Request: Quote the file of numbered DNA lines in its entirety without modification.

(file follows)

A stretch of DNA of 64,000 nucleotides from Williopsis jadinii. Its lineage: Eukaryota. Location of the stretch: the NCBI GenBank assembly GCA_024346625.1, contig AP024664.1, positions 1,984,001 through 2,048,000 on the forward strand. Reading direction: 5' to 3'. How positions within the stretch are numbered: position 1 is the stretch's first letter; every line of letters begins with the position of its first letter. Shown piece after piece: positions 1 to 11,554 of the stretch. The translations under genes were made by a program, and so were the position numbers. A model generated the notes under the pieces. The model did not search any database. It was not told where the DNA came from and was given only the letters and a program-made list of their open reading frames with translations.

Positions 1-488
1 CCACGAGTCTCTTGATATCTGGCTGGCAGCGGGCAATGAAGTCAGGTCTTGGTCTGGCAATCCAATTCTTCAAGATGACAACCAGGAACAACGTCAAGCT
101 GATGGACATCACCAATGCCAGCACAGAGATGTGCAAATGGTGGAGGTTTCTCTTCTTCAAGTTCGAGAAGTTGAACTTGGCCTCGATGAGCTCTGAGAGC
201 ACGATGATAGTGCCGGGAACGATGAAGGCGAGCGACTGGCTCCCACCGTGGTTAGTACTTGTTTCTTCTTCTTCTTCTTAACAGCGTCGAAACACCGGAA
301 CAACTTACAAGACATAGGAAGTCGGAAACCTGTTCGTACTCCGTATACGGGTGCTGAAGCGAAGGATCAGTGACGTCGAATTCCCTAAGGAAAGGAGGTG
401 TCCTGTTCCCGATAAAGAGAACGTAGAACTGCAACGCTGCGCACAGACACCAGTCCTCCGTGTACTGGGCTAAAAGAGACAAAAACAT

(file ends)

A stretch of DNA of 64,000 nucleotides from Williopsis jadinii. Its lineage: Eukaryota. Location of the stretch: the NCBI GenBank assembly GCA_024346625.1, contig AP024664.1, positions 1,984,001 through 2,048,000 on the forward strand. Reading direction: 5' to 3'. How positions within the stretch are numbered: position 1 is the stretch's first letter; every line of letters begins with the position of its first letter. Shown piece after piece: positions 1 to 11,554 of the stretch. The translations under genes were made by a program, and so were the position numbers. A model generated the notes under the pieces. The model did not search any database. It was not told where the DNA came from and was given only the letters and a program-made list of their open reading frames with translations.

Positions 1-488
1 CCACGAGTCTCTTGATATCTGGCTGGCAGCGGGCAATGAAGTCAGGTCTTGGTCTGGCAATCCAATTCTTCAAGATGACAACCAGGAACAACGTCAAGCT
101 GATGGACATCACCAATGCCAGCACAGAGATGTGCAAATGGTGGAGGTTTCTCTTCTTCAAGTTCGAGAAGTTGAACTTGGCCTCGATGAGCTCTGAGAGC
201 ACGATGATAGTGCCGGGAACGATGAAGGCGAGCGACTGGCTCCCACCGTGGTTAGTACTTGTTTCTTCTTCTTCTTCTTAACAGCGTCGAAACACCGGAA
301 CAACTTACAAGACATAGGAAGTCGGAAACCTGTTCGTACTCCGTATACGGGTGCTGAAGCGAAGGATCAGTGACGTCGAATTCCCTAAGGAAAGGAGGTG
401 TCCTGTTCCCGATAAAGAGAACGTAGAACTGCAACGCTGCGCACAGACACCAGTCCTCCGTGTACTGGGCTAAAAGAGACAAAAACAT